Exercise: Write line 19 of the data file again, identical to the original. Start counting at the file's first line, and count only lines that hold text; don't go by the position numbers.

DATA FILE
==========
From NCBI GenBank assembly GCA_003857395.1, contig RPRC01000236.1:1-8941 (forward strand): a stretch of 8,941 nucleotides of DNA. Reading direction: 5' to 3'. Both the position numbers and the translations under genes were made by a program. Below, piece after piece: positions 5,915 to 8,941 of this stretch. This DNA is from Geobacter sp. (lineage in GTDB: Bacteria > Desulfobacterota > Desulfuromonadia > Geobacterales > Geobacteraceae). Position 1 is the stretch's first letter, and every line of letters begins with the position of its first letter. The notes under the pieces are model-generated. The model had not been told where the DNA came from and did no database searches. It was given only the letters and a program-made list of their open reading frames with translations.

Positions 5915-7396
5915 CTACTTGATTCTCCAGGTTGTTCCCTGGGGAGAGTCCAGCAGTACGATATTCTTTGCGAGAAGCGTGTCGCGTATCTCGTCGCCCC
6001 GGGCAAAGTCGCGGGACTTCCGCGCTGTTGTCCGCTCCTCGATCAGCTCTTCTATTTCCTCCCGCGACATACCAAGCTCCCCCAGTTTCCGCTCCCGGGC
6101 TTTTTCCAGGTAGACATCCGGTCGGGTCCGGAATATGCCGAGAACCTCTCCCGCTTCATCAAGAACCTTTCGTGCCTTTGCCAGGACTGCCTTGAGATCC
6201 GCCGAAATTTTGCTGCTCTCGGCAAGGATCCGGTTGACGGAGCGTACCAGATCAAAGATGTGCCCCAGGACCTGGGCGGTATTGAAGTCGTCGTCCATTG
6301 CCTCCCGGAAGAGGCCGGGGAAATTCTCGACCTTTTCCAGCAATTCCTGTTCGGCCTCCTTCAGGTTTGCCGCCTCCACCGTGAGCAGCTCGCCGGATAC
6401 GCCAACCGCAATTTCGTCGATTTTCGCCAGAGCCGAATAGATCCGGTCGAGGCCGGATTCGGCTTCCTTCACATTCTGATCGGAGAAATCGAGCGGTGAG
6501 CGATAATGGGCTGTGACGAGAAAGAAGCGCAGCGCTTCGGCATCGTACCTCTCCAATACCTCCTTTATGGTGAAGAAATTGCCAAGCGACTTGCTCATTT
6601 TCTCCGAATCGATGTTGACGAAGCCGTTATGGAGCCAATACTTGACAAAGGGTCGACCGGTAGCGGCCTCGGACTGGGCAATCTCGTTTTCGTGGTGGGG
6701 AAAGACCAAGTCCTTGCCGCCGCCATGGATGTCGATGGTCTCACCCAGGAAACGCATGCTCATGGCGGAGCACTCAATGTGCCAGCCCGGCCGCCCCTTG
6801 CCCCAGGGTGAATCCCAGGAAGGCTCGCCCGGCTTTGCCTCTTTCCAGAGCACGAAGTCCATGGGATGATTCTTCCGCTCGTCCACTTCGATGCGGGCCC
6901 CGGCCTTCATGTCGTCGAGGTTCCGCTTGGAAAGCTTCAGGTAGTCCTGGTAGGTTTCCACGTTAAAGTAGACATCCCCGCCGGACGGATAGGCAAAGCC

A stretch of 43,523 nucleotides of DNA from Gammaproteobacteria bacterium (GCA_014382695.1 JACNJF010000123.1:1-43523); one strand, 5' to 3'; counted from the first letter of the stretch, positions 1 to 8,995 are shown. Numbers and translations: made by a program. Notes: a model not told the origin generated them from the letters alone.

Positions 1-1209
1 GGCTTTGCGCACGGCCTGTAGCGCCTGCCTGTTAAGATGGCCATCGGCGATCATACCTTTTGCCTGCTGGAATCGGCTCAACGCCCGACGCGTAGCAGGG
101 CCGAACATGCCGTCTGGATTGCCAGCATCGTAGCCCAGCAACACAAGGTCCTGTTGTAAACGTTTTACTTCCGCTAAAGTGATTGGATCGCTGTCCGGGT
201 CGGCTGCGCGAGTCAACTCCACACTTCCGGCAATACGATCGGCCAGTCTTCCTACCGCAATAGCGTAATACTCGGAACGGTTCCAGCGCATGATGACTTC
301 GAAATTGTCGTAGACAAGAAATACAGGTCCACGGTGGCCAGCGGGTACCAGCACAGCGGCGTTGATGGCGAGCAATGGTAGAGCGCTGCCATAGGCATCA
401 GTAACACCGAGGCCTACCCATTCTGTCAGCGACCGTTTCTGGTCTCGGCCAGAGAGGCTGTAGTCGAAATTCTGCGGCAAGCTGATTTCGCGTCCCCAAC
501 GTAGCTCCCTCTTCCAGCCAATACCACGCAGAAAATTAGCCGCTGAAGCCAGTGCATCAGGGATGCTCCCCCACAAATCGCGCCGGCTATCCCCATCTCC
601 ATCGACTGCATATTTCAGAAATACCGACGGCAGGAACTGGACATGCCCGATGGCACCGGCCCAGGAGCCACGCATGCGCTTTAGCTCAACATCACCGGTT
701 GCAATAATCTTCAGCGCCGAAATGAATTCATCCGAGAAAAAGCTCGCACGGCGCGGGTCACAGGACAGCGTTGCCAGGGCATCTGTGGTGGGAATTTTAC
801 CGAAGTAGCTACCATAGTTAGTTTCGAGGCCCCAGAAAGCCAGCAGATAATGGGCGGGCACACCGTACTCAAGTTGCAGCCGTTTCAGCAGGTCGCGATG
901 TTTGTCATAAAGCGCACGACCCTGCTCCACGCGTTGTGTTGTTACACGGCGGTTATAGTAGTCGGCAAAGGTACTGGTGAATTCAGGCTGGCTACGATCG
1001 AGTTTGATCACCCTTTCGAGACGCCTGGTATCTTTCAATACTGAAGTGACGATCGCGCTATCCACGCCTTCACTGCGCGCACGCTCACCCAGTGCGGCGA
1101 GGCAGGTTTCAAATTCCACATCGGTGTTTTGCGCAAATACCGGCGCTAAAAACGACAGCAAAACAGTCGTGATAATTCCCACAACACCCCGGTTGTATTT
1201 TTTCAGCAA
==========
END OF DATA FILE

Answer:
301 GAAATTGTCGTAGACAAGAAATACAGGTCCACGGTGGCCAGCGGGTACCAGCACAGCGGCGTTGATGGCGAGCAATGGTAGAGCGCTGCCATAGGCATCA